The Pomodoro Technique has been around since the 1980s, and its known in some circles as a great method to boost your efficiency. As well-received as this method has been, there are still individuals who dont think its that great. The reality is that a lot of people have gotten a lot of benefit from it, while other people find it just does not suit them. If you continue reading, you will find this easy technique outlined, which will allow you to make an intelligent decision as to whether or not you can benefit from it.

The strategy itself is very simple and easy to learn. The only thing youll need to make it work is a timer of some sort – a stopwatch or a clock will do all right. There are also many free “timers” online that you can put on your desktop. Heres the technique in short: you work – focused – for 25 minutes. At the end of that time, you stop working for five minutes and do something different. Every one of these sessions is known as a “pomodoro” (which means tomato in Italian), and, after you have completed four of them, youve gained a longer break of fifteen or twenty minutes. The strategy as outlined works well for almost anyone; nevertheless, if you have a short attention span, its even more helpful because you only have to focus for 25 minutes. The five minute rests are nice and relaxing, and you dont lose the continuity with what you were working on. In order to properly utilize this system, though, you must keep close track of the time.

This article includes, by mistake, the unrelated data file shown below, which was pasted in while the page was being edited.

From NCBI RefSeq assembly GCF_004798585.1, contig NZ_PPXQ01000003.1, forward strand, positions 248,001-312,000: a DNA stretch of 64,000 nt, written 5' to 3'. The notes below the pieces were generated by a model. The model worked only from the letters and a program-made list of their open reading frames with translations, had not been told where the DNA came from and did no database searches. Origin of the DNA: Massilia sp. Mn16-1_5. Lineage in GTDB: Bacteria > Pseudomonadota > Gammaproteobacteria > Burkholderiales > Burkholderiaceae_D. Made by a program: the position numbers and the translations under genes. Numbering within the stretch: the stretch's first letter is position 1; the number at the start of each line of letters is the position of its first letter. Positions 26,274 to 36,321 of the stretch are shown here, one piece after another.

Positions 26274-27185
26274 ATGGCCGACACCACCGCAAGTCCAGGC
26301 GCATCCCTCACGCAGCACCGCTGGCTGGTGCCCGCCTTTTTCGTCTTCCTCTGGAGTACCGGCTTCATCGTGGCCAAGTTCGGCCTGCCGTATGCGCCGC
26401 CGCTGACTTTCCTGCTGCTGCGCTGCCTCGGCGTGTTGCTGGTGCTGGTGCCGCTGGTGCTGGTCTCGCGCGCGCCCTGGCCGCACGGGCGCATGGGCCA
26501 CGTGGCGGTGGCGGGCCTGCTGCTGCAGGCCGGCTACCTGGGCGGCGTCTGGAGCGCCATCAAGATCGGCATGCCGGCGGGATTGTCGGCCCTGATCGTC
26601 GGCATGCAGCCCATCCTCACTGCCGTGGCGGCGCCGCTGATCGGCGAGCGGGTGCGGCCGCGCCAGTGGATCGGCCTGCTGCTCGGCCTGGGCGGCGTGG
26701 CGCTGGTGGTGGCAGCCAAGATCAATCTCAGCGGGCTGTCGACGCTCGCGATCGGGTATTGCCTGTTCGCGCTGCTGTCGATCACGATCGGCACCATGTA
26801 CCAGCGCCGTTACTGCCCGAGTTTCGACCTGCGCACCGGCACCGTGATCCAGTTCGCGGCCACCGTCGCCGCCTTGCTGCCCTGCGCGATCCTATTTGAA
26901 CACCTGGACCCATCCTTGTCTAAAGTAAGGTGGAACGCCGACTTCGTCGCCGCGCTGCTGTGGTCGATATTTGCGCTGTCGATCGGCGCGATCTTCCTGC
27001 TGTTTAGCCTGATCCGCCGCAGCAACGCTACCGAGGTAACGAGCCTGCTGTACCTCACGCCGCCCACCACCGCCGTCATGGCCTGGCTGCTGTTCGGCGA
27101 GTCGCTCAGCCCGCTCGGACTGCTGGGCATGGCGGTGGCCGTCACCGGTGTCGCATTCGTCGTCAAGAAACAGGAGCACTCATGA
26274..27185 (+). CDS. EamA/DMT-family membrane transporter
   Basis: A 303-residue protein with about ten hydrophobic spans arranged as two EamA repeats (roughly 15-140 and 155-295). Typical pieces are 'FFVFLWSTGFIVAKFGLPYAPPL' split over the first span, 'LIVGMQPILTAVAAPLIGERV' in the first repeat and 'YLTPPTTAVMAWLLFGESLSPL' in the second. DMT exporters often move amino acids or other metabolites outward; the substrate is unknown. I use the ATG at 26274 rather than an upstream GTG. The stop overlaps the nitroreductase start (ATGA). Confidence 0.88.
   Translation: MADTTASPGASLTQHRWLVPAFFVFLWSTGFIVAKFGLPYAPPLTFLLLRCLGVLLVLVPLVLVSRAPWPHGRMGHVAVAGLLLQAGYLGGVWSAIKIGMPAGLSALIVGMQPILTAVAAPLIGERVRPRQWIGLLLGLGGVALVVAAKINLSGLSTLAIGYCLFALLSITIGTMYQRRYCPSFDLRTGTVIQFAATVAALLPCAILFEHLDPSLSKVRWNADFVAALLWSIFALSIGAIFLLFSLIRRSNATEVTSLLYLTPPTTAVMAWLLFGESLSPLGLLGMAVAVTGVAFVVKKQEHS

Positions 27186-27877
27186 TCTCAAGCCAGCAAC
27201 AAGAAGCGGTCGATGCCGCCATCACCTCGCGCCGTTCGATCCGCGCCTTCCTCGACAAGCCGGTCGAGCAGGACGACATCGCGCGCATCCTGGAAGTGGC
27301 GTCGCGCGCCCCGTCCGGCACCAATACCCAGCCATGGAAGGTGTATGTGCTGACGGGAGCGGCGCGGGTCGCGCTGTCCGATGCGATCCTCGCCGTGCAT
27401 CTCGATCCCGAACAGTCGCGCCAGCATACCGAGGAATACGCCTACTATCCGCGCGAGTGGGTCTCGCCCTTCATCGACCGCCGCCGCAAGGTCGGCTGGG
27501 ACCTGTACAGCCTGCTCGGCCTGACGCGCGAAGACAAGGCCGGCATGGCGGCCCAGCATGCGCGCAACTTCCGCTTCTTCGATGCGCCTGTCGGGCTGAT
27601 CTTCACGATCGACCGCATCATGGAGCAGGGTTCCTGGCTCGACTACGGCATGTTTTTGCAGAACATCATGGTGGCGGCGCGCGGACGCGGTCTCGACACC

In order to apply The Pomodoro Technique to your life effectively, you must be regular in its use and apply it as its intended to be used. The Pomodoro Technique was created by Francesco Cirillo, and he keeps track of his “pomodoros” – 25 minute sessions – using a stopwatch. It is easy to see the advantages of this program. You are committing yourself to working carefully for a 25 minute span of time. A habit many of us have is that we start out working determinedly but, after several minutes, disruptions start to creep in. With the Pomodoro Technique, you must focus only on the task at hand for 25 minutes continuously. Thus, though the system gives you a lot of breaks, it also forces you into a kind of self discipline.

There are those who dont care for The Pomodoro Technique, because of what they perceive as flaws in the way the system works. It causes some individuals stress and anxiety, or pressure, to be “on a stopwatch” when they are working. It, in itself, is a distraction. It makes you perpetually aware of time, which can make you more effective, but it can also cause nervousness. One problem people encounter with this method is that the kind of work they do doesnt squeeze into 25 minute time frames. As an example, if you have to respond to emails or phone calls, it may not be time efficient to pause after 25 minutes and take a rest. Nevertheless, if your work is steady, and goes on for any period of time – such as writing – this strategy is incredibly effective.

No matter if you find the Pomodoro Technique to be a highly effective time management tool, or just an annoyance, will depend on your personality, and also the kind of work you have to do every day. This system may be something that would help you, so you may want to look it over. You may not follow the strategy to the letter, but learning to do brief bursts of focused work, followed by a brief break, will definitely benefit you.

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